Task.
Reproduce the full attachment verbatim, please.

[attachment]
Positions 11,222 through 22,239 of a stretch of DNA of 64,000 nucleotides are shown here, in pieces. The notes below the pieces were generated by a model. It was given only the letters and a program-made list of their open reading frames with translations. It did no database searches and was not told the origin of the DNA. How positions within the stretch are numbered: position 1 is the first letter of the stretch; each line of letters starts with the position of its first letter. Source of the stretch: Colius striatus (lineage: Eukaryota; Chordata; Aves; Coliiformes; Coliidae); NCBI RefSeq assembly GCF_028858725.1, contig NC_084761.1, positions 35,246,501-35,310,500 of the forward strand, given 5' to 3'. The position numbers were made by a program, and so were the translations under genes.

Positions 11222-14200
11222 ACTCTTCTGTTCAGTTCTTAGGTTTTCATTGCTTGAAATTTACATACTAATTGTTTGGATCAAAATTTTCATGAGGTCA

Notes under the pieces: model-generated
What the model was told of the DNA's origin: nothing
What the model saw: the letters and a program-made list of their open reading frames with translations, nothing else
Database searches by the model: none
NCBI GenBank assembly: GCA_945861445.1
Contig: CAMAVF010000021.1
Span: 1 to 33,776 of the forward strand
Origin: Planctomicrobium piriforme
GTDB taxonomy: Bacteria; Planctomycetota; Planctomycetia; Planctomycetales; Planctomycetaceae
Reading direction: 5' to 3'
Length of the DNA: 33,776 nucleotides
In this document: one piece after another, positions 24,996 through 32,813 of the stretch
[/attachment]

Positions 11,222 through 22,239 of a stretch of DNA of 64,000 nucleotides are shown here, in pieces. The notes below the pieces were generated by a model. It was given only the letters and a program-made list of their open reading frames with translations. It did no database searches and was not told the origin of the DNA. How positions within the stretch are numbered: position 1 is the first letter of the stretch; each line of letters starts with the position of its first letter. Source of the stretch: Colius striatus (lineage: Eukaryota; Chordata; Aves; Coliiformes; Coliidae); NCBI RefSeq assembly GCF_028858725.1, contig NC_084761.1, positions 35,246,501-35,310,500 of the forward strand, given 5' to 3'. The position numbers were made by a program, and so were the translations under genes.

Positions 11222-14200
11222 ACTCTTCTGTTCAGTTCTTAGGTTTTCATTGCTTGAAATTTACATACTAATTGTTTGGATCAAAATTTTCATGAGGTCA

Notes under the pieces: model-generated
What the model was told of the DNA's origin: nothing
What the model saw: the letters and a program-made list of their open reading frames with translations, nothing else
Database searches by the model: none
NCBI GenBank assembly: GCA_945861445.1
Contig: CAMAVF010000021.1
Span: 1 to 33,776 of the forward strand
Origin: Planctomicrobium piriforme
GTDB taxonomy: Bacteria; Planctomycetota; Planctomycetia; Planctomycetales; Planctomycetaceae
Reading direction: 5' to 3'
Length of the DNA: 33,776 nucleotides
In this document: one piece after another, positions 24,996 through 32,813 of the stretch